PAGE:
Thursday, January 08, 2009

Language-Sharing Programs

Has anyone tried out internet sites for language learning, in which users share their knowledge with one another? Let’s say your native language is French and you want to learn Russian; on such a site, you can find someone whose native tongue is Russian and who wants to learn French. You two can work together online, exchanging your knowledge. My university actually has a program like this and recently I’ve heard about Palabea, a site with users from 190 countries. I’ve looked at Palabea, but I am not sure if I think such sites can work so well; just because someone has a particular native language doesn’t mean that s/he knows how to teach the grammar, vocabulary, and pronunciation to another person. I might try it out at some point, anyway, so I’d be glad to hear what experience others have with language-sharing programs.


Chris said...

Hi there,

Check out Lang-8, I haven't actually tried it but it seems to be fairly successful at bringing language learners together. There's a write-up on it at Asiajin.


Toffler said...

Actually there are a number of sites that connect people for language exchange, and Palabea is one of the lesser known ones, so I'm a little surprised you stumbled upon it first. Some are more active than others, and all have slightly different features to help language learners.
In most cases, the point is not for one party to 'teach' the other grammar, vocab, etc. The idea is for both partners to gain confidence in speaking and improve their fluency. Usually a language partner is supplemental to other instruction, not instead of.
However, some sites have already started or will soon offer both a formal teacher and language exchange partner service. My favorite of these is

dimka said...


I was looking for a language exchange site when stumbled upon your blog :)

I tried couple of sites ( in hope to improve my written English. I would think that if I'd post my writings, someone would correct them and would give me a feedback. It seems even better to post translations as it may help other people too to learn the language of the original while correcting the translation.

This should work well but there are some obstacles:

1. A site should have to attract lots of users otherwise it is hard to find people willing to contribute.

2. A site should provide convenient tools otherwise it is hard for people to provide feedback. People try helping out but find it inconvenient and drop that.

3. Not everyone can write well even in their native language.

4. People need help at different levels, that makes it harder to find a right partners and we are back to item 1 I already mentioned.

So far I have been correcting other people's writings in my native language (Russian) but have not been able to find someone to help myself. It may be because I haven't made enough efforts to find partners or because sites I tried have different ideas behind them.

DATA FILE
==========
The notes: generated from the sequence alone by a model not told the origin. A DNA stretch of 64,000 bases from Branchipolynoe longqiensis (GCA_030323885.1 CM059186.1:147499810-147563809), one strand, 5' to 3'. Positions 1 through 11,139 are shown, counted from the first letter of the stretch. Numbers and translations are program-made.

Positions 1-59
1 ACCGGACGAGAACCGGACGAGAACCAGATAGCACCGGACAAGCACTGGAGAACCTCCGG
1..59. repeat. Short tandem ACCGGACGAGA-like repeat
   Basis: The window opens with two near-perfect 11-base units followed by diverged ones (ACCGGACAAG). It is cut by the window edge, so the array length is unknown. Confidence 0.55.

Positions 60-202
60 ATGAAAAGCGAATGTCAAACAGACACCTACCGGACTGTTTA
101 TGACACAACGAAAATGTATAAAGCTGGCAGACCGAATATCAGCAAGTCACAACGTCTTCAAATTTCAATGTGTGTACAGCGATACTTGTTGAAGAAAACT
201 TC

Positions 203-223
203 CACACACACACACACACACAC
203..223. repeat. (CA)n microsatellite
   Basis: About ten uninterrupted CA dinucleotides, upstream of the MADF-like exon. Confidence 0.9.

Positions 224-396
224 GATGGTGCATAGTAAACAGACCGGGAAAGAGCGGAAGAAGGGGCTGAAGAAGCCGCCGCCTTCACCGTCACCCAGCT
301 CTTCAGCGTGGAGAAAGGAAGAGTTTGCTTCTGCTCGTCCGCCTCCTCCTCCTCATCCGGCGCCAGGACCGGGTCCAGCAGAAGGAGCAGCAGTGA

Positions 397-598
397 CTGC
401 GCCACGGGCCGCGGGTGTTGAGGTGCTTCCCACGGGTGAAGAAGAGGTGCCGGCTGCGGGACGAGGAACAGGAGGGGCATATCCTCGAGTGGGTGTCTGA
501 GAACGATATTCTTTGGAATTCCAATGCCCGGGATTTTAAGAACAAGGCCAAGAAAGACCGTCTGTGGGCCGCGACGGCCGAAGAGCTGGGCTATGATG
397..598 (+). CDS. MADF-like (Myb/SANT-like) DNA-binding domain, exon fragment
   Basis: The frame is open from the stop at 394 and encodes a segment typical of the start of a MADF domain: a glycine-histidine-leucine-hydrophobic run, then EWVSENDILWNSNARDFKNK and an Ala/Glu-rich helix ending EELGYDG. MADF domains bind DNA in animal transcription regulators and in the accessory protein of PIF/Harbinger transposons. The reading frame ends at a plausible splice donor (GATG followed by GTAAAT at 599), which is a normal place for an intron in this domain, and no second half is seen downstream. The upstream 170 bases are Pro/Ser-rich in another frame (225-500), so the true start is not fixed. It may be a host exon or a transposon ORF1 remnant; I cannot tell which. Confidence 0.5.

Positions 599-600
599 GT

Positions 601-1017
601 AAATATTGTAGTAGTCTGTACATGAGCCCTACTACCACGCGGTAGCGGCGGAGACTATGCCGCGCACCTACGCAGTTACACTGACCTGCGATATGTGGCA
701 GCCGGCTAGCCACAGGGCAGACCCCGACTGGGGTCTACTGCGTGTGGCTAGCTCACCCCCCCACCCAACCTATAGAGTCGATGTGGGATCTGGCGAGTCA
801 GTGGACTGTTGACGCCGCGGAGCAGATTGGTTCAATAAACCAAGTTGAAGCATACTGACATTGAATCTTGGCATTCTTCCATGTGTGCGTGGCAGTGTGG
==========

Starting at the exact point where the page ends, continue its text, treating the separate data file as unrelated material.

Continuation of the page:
It might help to find a partner to work on joint translations. This may be done in a form of a wiki site where people contribute in a similar way they edit wikipedia. But that would be a different model.


Essentials said...


I have been checking out your blog for some time now. I should say I find it interesting (though I have not read all your articles - yet!).

I am a Romanian who wishes to learn Russian. I too have engaged myself in searching for the kind of sites you are talking about in this article. I have to say I have not found the support I have expected. I shall continue with my search, and hopefully will find a place to help me out with my goal (my goal for 2009: Russian language).

I too am passionate about languages and translation studies. It is a world of great adventures - as I like to call it. One never gets bored.
All the best with your goals of 2009.

I shall return with comments from time to time.


B.J. Epstein said...

Thank you for all your comments and suggestions for sites! It was very interesting for me to hear about your experiences with these programs.

Best wishes,

kevin grimes said...

I agree with Toffler that lnaguage-sharing sites offer many resources along with opportunities for conversation. The later is a social thing that requires shared-leadership and motivation; otherwise, the conversation just dies. I had a language instructor with whom I was to converse but I found myself feeling incapable of making intelligible comments and rather preferred attending a course locally.

Along the line of Dimitri s (where is the apostrophe on the swedish keyboard?) idea, I created a wiki workspace and to which I invited others to collaborate on translation of content into swedish. Being a novice this was fun and a great way to practice my new language.

B.J. Epstein said...

Thank you for your comment, Kevin! Working on translating content that way sounds like an interesting method of learning a language.

Best wishes,

Ann Sander said...

Another good language-exchange community, which I found recently is